I was so excited, I didn’t think I could pay attention to John Palen.  But he surprised me. We loved his work.  He had one poem about his daughter’s birthday that is one of those *POW* poems you never forget.  That’s the thing about most poetry — plan to be surprised.  Emily Dickinson is famous for having said it best, ““If I read a book and it makes my whole body so cold no fire can warm me, I know that is poetry.  If I feel physically as if the top of my head were taken off, I know that is poetry.” ― Emily DickinsonSelected Letters.  I always enjoyed reciting those lines to students.  They would look at me as if I was one. weird. woman.

Both Lania’s and John’s readings were so pleasantly crisp and engaging, it’s hard to imagine even for me that anything could get better.  But then it was my writing rockstar’s turn, Roxane Gay.  I’m telling you, no writer has excited me as much as she does since Carolyn Forche’.  Now, they are two very different writers.  Roxane’s not even a poet, like Carolyn is; but to be fair, Carolyn’s not hilarious, like Roxane is. Roxane does not have a problem with this, and I would say that neither does Carolyn.  Both women are incredibly gifted writers; they know their place and serve it masterfully–and even better, both have been exceptionally kind to me. Roxane was to read after the break, and knowing Roxane as I do, I sensed that maybe she might be a little tense.  I decided to approach her to see if I might loosen her up a little.  Sure enough, the first thing she said when I sat down beside her was, “I hate reading.”  I am laughing as I type this, because really, the lady is hilarious.  She is also very tender-hearted and endearing, and she realized my offer was genuine.  She could have been standoffish, given the circumstances, but she embraced the comfort I tried to bring, and we had a good chuckle that really did seem to help…and given what I’d been through that week, it helped me, too.  She took the mic with smiles and jest, and was off to do her magic.  She didn’t read one of her many funny pieces on pop culture, or the guy who put his sock feet on her cocktail table.  She read “There Can Be No You Or We” from her novel, AYITI. Tonight was about sexual tension–a Roxane Gay specialty.  You listen to her read her bold writing, and you think, “No wonder she’s a little nervous.”  The issue is not that she is uncomfortable with the pen or keyboard, the issue is that she knows she is going where you typically hide.

The evening concluded with the songwriting and music of Jeff Arrigo.  I had never heard Jeff perform before, but I can tell you now the biggest mistake we made was not picking up a copy of his CD, Gideon.  Rich thought I got it and I thought he did, and when we realized neither had, we both sighed in collective disappointment. We’re planning on seeing him again, for sure. Such vocal power, range, versatility had me thinking Bob Dylan, Harry Chapin, Van Morrison, and to my deepest delight, “John Prine, Jr.”  I really can pay no higher praise than to say that Jeff’s performance in some way reminded me of one of my most favorite performers, the great American troubadour, my sir and musical muse, John Prine. Since Jeff and Lania are married, I kept beaming at the thought of having two such gifted and hard working people in town. I don’t know what I would do without the kinds of gifts they bring. I would never want to live a life without art, and sometimes the only thing that gets me through this illness is dragging myself out of bed to reaffirm life with the likes of artists like these.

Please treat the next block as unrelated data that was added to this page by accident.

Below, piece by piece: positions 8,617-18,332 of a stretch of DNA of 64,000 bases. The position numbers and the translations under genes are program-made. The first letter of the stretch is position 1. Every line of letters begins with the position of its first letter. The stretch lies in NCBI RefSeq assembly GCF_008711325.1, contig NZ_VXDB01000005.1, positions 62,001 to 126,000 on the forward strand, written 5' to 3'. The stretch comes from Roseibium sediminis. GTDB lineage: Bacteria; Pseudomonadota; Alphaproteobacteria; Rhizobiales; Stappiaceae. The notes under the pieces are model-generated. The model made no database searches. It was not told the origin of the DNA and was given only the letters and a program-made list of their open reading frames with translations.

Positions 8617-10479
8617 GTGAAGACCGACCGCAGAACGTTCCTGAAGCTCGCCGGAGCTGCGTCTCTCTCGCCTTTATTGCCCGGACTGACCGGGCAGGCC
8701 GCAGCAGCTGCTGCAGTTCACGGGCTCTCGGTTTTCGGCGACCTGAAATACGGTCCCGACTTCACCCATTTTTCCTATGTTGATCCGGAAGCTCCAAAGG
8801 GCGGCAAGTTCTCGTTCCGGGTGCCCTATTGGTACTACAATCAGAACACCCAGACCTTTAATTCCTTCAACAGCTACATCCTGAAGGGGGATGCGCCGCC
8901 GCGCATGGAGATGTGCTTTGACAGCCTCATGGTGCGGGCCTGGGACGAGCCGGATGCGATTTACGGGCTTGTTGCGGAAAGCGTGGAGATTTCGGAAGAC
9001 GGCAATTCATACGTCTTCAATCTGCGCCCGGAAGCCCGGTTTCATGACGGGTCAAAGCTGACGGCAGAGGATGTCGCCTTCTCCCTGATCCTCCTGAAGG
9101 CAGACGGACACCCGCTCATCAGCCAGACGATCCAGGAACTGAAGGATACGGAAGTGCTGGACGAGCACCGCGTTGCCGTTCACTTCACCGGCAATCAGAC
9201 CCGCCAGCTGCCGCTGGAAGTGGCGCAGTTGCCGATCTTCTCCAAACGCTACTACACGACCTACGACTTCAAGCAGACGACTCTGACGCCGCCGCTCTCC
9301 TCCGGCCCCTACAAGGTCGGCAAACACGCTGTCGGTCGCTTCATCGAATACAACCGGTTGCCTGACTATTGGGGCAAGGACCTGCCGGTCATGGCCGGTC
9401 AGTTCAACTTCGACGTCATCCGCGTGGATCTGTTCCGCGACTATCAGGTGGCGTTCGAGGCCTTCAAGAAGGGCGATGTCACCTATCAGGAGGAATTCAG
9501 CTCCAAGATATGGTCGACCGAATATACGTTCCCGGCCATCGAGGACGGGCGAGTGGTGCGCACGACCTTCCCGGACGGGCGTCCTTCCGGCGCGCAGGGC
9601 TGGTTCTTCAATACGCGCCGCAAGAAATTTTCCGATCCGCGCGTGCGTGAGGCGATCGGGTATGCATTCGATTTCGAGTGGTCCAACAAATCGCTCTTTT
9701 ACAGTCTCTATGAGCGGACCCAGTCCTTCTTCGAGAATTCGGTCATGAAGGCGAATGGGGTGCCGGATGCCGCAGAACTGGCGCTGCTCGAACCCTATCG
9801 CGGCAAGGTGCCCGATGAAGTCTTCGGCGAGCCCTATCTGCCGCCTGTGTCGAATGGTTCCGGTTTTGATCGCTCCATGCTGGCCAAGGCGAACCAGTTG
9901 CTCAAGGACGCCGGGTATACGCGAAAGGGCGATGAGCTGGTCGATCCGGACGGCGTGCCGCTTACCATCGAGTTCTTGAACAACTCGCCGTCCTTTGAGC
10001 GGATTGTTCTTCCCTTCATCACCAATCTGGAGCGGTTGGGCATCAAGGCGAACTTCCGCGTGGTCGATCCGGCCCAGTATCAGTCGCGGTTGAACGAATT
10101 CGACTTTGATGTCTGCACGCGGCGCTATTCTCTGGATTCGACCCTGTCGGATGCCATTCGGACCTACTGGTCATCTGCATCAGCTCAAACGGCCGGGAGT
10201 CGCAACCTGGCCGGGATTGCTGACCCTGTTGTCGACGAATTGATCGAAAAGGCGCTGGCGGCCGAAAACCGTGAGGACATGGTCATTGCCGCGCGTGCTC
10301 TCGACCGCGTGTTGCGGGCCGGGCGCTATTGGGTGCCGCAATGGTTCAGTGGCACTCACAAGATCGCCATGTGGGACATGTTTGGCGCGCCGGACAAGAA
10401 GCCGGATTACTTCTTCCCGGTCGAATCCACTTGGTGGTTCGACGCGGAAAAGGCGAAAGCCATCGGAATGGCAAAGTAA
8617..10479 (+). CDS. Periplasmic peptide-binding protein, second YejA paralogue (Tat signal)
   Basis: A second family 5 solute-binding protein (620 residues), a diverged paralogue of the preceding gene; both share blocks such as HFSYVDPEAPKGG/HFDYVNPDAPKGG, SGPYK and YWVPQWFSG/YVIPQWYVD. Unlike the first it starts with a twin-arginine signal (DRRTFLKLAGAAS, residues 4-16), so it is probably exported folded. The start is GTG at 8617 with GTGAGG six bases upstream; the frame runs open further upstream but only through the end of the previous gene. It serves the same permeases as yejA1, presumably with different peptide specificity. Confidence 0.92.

Click the link below Jeff’s photo to see him performing.


© Debra A. Valentino, all rights reserved.


4 thoughts on “Moving On

  1. We have not attended a reading. Thank you for telling us what it was like for you. This is something we are going to have to do sometime! I don’t know if my husband would like it. He is so much into reading of history! It probably would have to be this type of book, which was being introduced. We will be more aware of this, being a possible new activity; which we would learn to enjoy, once we gave it a good try! I already know it is something I would enjoy! I am going to hope/pray just this type of book, will be introduced at a reading, in our small city. I am going to start searching; if this is a possibility. Time will tell! Oh, I hope this happens, I am excited about it already! If it is a historical book, it won’t take much to convince my husband at all!

    • I think any reader would enjoy a poetry reading. Any person, really. They are magical, and often about universal subjects that all people can relate to. Plus, they conjure memories–and what is more “historical” than memory itself? Sometimes, well known poets read their works near cities. You might also check your local library. I’m glad reading this post led you to discover something of new interest.

  2. Yes, now I remember, “Ann”! Thanks for the reminder. Lovely work, John. Rich remembers well your poem on canning. We need to order a copy of your book! Thanks for the link.

  3. Hi, Deb: Thanks so much for the mention in your blog. I’m glad you liked “For Ann,” which is also one of my favorites to read. And thanks for coming to the reading. The big turnout was a lift for all of us. All the best.